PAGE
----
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Paintings

19th century - early 20th century - Romantic Generation

Romain CAZES (Saint-Béat, 1810 - Saint-Gaudens, 1881), L'Ame exilée, 1838 - Inv. 1997 1 1 - Photo : Daniel Martin
© Romain CAZES (Saint-Béat, 1810 - Saint-Gaudens, 1881), L'Ame exilée, 1838 - Inv. 1997 1 1 - Photo : Daniel Martin

With Romain Cazes, Eugène Delacroix and even Louis Duveau, comes a time of reaction and questioning of the davidian doxa. A veritable criticism of the models and sources of neoclassicism emerges.
The vision of Antiquity given by the painting and teaching of David seems to be rejected.

With his Soul in Exile (1838), Romain Cazes, pupil of Ingres, allows us to understand the shock experienced by his master, a former pupil of David, when he discovered Rome, the painting of Quattrocento and of Raphael. Moulay Abd-er-Rahman, Sultan of Morocco, Leaving his Palace in Meknès, with his Entourage (1845) illustrates Delacroix's astonishment when, in Morocco in 1832, he too thought he had retrieved the genuine Antiquity, the Antiquity the davidians had not seen.
More than an ideal Antiquity, it is a completely new ‘elsewhere' that this generation of artists seeks. Travel, often further afield than previously, the use of historical subjects, this time borrowed from the Middle Ages and the Renaissance, like the priority given to colour over drawing, all give shape to a veritable renovation of the arts.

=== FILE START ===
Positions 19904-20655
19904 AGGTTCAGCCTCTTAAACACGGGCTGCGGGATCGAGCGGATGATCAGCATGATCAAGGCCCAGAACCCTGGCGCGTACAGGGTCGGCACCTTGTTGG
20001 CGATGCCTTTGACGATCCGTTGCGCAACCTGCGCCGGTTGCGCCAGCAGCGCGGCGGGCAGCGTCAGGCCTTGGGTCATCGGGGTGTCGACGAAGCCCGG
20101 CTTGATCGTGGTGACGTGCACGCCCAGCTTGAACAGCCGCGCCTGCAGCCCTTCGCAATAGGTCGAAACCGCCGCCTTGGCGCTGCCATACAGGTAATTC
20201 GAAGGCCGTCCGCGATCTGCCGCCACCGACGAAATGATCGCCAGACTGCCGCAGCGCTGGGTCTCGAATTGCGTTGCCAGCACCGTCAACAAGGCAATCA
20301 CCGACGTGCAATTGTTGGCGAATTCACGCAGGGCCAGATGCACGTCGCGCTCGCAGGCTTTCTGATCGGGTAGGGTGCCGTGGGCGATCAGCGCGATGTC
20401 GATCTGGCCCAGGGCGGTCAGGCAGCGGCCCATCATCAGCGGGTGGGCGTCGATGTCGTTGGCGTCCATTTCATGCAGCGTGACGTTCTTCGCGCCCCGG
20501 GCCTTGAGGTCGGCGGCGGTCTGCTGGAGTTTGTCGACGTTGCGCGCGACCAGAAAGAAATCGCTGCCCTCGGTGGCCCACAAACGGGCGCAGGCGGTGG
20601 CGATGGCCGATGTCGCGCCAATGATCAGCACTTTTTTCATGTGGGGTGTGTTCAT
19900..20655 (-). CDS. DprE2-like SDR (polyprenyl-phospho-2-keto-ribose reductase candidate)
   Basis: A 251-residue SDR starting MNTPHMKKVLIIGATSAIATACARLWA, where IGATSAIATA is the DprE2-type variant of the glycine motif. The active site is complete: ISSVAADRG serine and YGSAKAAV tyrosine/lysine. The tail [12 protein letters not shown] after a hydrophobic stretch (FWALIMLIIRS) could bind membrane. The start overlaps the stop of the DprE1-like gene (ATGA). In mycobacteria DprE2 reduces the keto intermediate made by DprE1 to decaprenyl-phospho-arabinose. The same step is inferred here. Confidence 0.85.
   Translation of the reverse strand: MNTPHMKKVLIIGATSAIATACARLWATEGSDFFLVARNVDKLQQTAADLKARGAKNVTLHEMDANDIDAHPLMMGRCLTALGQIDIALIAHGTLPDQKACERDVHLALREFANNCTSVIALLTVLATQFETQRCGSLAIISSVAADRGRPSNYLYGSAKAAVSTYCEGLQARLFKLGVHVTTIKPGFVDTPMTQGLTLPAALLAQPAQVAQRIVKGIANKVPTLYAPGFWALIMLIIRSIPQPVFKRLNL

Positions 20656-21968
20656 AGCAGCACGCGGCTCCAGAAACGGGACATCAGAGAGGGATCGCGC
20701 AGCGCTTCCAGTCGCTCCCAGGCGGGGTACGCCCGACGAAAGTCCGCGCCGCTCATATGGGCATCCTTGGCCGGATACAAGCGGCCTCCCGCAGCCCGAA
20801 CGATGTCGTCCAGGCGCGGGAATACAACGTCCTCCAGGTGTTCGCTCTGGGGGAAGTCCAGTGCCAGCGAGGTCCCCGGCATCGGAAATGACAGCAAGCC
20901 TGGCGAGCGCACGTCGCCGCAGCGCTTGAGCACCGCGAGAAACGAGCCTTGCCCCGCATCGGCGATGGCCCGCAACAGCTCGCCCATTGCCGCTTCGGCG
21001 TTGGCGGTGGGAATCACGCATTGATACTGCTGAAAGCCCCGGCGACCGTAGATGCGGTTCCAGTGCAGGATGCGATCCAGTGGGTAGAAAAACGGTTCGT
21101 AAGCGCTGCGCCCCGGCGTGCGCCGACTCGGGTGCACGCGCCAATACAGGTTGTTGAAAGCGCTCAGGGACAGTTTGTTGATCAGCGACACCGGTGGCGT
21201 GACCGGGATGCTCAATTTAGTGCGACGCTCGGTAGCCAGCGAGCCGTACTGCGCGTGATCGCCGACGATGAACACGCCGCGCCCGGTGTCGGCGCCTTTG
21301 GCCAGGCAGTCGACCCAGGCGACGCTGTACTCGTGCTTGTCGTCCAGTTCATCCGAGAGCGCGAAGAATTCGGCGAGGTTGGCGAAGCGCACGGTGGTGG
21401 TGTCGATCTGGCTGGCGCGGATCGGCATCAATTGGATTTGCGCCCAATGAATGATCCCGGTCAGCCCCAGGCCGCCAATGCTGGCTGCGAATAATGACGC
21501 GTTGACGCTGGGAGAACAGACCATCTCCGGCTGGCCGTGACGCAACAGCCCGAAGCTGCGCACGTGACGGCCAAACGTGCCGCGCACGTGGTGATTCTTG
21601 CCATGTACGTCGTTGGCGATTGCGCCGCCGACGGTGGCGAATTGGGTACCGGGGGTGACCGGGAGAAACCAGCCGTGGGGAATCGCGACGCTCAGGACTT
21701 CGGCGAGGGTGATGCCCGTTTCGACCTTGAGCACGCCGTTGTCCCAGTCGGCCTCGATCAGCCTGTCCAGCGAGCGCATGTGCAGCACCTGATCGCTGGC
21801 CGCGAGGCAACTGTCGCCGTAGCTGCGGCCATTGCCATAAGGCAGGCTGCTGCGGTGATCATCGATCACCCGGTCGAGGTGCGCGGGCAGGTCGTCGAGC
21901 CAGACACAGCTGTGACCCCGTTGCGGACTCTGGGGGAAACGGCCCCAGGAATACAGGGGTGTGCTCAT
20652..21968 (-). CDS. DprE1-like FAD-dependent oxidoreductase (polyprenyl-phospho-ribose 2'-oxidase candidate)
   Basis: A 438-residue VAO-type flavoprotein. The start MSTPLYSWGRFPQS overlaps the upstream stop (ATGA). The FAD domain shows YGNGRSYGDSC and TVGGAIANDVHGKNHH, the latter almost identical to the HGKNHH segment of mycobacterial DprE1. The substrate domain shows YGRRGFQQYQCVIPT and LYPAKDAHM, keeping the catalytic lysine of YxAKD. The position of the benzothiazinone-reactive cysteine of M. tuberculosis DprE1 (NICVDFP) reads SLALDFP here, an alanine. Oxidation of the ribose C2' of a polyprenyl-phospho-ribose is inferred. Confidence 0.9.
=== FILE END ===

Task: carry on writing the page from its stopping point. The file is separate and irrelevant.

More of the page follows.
Louis DUVEAU (Saint-Malo, 1818 - Paris, 1867), L'Abdication du doge Foscari, 1850 - Inv. 2004 1 105 - Photo : STC - Mairie de Toulouse The Abdication of Doge Foscari (1850) by Louis Duveau, a late work, condenses all of these novelties and furthermore illustrates the links between contemporary painting and literature; the episode depicted was borrowed both from the play by Byron (The Two Foscari, 1821) and from Verdi's opera (I due Foscari, 1844). The old doge Foscari is the victim of an odious conspiracy which forces him to relinquish his role on the pretext of the relative disdain in which he holds business after the death of his only son, imprisoned without proof for a murder he had not committed. We see him descending the Giants' Staircase of the Doge's Palace, accompanied by his daughter-in-law and his brother, at the moment when, having surrendered his ducal ring, insignia of his dignity, he pronounces these historic words: "My services established me within your walls; it is the malice of my enemies which tears me from them".

 

 

 


Louis DUVEAU (Saint-Malo, 1818 - Paris, 1867),
L'Abdication du doge Foscari,
1850
Inv. 2004 1 105
Photo : STC - Mairie de Toulouse
 


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